Despite decades of mass immigration Canada is still considered a commodities based economy with a poor record on technological innovation even though Canada hosts some world class institutions of higher learning and has contributed to advances in the sciences and technological innovation while, I must add, in the absence of a mass immigration policy. It seems mass immigration has not delivered the miracle of technological innovation it promised. Indeed, it may have the opposing effect.
Jared Diamond's book Guns, Germs, and Steel: The Fates of Human Societies offers a snippet of why we should be suspicious of the grandiose claim that mass immigration brings technological innovation but a little primer on the book itself.
Guns, Germs, and Steel attempts to explain why it was Eurasian people who did the conquering and no one else; why it was the Europeans who conquered the Americas, Africa, and Australasia and not the other way around. His book is not a glorification of European culture and society. Far from it. He claims Europeans had advantages offered to them that allowed them to prosper and conquer over weaker and more "primitive" societies. And it wasn't just the Europeans but other societies who behaved in like fashion had similar advantages offered to them as well. To go further into detail will just side track this post but this wiki entry will suffice. Needless to say what I want to get across is that Diamond approaches the topic from an equalitarian point of view on the origins of man, a view that is at home in a left of center paradigm.
On pages 249-48 in the chapter titled "Necessity's Mother" he discusses explanatory factors that historians of technology suggest may determine and explain why a particular society may be receptive to technology and engage in technological innovation. One of the factors is:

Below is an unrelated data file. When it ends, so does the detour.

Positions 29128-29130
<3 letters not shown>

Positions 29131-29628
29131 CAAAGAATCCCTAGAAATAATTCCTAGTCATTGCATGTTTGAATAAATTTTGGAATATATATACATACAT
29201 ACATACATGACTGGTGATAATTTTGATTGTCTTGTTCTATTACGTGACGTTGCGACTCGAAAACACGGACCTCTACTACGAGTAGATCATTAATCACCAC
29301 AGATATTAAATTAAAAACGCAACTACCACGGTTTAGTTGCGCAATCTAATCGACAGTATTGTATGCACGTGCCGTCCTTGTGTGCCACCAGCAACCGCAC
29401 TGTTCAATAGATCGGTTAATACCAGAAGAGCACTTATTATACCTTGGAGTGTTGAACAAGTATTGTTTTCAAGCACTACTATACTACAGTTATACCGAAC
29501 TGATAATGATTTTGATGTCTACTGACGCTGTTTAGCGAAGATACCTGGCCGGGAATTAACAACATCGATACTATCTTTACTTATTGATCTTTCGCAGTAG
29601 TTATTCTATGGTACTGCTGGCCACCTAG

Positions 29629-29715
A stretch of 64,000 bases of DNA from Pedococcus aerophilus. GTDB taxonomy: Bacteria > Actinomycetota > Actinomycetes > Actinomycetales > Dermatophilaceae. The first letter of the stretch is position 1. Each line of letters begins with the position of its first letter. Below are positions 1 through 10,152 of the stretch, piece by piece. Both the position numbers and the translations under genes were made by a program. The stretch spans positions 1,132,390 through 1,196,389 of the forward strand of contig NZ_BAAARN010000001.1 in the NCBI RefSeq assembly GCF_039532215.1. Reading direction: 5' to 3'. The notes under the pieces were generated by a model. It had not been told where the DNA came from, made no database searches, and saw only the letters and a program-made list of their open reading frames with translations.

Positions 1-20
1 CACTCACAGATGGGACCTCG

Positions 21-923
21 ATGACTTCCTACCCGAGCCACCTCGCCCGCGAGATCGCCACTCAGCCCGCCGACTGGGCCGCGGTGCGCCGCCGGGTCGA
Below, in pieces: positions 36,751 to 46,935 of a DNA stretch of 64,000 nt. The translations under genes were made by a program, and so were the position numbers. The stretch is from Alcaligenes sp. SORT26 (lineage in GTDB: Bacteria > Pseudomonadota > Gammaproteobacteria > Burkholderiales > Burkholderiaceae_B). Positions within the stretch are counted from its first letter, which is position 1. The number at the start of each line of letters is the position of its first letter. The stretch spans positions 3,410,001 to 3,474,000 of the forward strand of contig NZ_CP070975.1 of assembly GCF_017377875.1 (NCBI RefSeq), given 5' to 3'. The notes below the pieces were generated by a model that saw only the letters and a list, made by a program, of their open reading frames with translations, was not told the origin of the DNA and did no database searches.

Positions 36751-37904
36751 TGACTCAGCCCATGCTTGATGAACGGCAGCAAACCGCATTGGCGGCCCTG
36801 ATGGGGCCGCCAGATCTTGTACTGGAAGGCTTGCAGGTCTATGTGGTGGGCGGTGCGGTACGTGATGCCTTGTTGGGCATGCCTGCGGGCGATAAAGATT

The availability of cheap slave labor in classical times supposedly discouraged innovation then, whereas high wages or labor scarcity now stimulate the search for technological solutions. For example, the prospect of changed immigration policies that would cut off the supply of cheap Mexican seasonal labor to Californian farms was the immediate incentive for the development of a machine-harvestable variety of tomatoes in California.
This suggests that cheap imported labour discourages the need to seek alternatives and thus inhibites technological innovation. I think this is true. For a real world example we need only to look at Japan. It's lack of an immigration policy and scarcity of labour in the face of an aging population has made it one of the most technologically innovative societies in the world. Equally important is the Japanese government's intervention in the Japanese economy as well as a culture that has grown to appreciate technology and innovation.
That last sentence would explain the United States. The U.S. is still the leader in scientific and technological discovery but this has to do with government intervention via the Pentagon in the creation of new and better technologies for the benefit of U.S. based corporations. Aside from a few imported scientists and engineers the mass immigration policy of the U.S. contributes little to its success as a technologically innovative nation state. In fact, it may be a hinderance in some regards.
The assumption that mass immigration brings technological innovation to a host society is specious at best. Necessity, culture, and government support appear to be the deciding factors.